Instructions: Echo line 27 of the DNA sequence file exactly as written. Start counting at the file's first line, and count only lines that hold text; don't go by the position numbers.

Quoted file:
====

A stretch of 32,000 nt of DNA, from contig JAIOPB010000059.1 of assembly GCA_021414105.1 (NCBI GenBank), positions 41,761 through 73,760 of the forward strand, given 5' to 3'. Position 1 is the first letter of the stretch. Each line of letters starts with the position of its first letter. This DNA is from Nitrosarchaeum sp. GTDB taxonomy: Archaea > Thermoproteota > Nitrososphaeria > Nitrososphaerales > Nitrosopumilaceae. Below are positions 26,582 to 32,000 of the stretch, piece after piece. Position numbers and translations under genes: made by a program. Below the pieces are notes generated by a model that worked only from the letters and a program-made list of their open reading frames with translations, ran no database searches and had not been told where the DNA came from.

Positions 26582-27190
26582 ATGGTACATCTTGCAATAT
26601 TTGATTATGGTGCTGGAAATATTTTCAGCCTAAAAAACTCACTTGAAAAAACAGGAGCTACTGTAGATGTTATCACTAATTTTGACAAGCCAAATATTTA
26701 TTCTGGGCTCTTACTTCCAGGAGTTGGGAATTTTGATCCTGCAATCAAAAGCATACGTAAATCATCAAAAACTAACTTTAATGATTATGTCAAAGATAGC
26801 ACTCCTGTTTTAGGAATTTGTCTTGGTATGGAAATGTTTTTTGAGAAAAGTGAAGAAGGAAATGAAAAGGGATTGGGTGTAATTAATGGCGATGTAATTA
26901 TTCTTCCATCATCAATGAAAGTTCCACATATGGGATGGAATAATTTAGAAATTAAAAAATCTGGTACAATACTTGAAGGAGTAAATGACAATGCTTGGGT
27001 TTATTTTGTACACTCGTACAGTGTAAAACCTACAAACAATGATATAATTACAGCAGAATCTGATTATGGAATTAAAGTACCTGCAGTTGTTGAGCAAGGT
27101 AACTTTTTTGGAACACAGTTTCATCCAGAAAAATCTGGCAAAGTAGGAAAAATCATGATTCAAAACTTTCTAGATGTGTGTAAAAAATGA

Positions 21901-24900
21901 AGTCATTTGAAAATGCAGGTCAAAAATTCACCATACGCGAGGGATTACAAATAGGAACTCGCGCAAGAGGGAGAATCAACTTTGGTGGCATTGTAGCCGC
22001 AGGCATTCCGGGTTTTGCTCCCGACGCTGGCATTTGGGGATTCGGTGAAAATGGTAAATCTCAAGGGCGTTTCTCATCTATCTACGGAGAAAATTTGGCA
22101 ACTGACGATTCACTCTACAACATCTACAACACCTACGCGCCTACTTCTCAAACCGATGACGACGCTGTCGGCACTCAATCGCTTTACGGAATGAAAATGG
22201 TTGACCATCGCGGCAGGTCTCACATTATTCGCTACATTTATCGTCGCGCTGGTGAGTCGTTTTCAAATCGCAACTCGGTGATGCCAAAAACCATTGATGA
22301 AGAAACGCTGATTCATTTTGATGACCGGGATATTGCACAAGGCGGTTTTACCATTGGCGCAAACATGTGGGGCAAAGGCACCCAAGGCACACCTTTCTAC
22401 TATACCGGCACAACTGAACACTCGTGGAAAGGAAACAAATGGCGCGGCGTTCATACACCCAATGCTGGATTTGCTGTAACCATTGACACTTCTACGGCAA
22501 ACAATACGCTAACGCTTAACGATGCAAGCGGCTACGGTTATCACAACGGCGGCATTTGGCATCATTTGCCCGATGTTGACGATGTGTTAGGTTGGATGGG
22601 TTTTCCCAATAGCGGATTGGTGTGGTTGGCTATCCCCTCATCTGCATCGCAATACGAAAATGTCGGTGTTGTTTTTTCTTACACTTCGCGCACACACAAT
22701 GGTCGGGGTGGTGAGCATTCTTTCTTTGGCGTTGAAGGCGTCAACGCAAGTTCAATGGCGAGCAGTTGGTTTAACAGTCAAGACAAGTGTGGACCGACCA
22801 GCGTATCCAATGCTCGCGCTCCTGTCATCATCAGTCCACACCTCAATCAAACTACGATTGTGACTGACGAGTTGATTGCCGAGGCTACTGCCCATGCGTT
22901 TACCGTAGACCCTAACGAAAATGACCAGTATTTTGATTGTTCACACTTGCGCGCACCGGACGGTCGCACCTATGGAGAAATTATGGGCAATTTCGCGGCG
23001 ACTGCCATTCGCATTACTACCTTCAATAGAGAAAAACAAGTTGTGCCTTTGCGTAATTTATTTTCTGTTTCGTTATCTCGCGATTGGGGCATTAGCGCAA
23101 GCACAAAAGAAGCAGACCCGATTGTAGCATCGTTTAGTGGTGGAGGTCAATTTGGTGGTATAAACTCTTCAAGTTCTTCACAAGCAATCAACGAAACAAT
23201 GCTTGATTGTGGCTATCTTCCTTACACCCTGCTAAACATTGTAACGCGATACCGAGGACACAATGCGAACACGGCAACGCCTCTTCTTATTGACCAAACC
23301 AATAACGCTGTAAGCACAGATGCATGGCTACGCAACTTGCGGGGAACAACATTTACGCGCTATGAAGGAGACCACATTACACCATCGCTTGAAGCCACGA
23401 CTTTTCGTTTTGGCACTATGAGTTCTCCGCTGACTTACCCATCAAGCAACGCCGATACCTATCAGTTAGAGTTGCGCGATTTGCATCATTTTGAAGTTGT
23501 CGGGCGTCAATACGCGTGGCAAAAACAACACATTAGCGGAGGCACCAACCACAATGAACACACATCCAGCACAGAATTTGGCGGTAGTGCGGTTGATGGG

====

23501 CGGGCGTCAATACGCGTGGCAAAAACAACACATTAGCGGAGGCACCAACCACAATGAACACACATCCAGCACAGAATTTGGCGGTAGTGCGGTTGATGGG